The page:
Margaret Webster insightfully opined on the relevance of the play when she observed (in 1942), “But to a world deeply engaged in an armed appraisal of totalitarianism and democracy Coriolanus does have something to say.”

More’s the pity then, that director Robert Lepage has been unable to find a way to let his contemporized version of Coriolanus speak for itself rather than reducing it to a familial psycho-drama between a domineering mother and her war hero son with generous underpinnings of Oedipus complex, homo-eroticism and struggles with post traumatic stress syndrome. The opening scene described above is staged as a semi- polite radio call-in show until a protestor breaks a window which interrupts the scene.

André Sills plays Caius Martius, the Roman general who disdains democracy as much as he does his own country’s mortal enemies, the Volscians – that is, until he defects and joins them. Sills’ performance is a focussed and sweeping portrayal of a willful autocrat who seems to take advice and direction from no one but his own mother, Volumnia (Lucy Peacock). He strikes just the right balance between raging expression and cold, ruthless repression. With the stoic Coriolanus there is no middle ground emotion.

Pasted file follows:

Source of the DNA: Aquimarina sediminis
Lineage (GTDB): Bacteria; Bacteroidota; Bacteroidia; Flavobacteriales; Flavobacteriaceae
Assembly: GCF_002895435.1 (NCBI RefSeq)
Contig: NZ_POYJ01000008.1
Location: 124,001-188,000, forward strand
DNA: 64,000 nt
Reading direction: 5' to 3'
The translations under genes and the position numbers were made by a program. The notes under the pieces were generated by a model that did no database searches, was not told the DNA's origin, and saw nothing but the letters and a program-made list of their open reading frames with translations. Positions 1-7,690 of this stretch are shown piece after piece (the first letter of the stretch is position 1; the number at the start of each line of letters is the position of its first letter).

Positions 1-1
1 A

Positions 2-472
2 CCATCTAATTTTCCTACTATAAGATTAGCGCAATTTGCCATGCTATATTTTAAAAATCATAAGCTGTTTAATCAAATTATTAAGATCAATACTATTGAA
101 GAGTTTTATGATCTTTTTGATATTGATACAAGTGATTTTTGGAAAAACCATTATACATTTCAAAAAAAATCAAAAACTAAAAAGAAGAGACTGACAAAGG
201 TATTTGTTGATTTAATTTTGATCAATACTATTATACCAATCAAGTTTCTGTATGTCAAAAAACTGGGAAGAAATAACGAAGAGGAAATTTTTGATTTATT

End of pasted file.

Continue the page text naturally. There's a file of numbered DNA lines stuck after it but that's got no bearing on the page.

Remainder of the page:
His chief military rival, Tullus Aufidius is played by Graham Abbey with the two forming a mutual admiration/sparring society early on in the play. Caius Martius describes Aufidius admiringly, saying, “were I am anything but what I am, I would wish me only he… he is a lion that I am proud to hunt.” As Coriolanus, he will get his chance when he banishes Rome and goes to fight on the side of the Volscians. Ultimately though, the hunter will become the hunted.

Numerous writers and critics over the years have noted that the story and characterizations portrayed in Coriolanus are so over the top they are almost satirically comedic. Lucy Peacock’s portrayal of Volumnia has taken this thesis and pushed it to a higher level. Don’t look for the restrained brooding of an opportunistic stage mother trying to advance her son’s political career as Vanessa Redgrave played it in the 2012 movie with Ralph Fiennes as Coriolanus. Seeing the SF production in an early preview performance it was clear that Peacock’s Volumnia would go straight for the laugh lines wherever she could find them.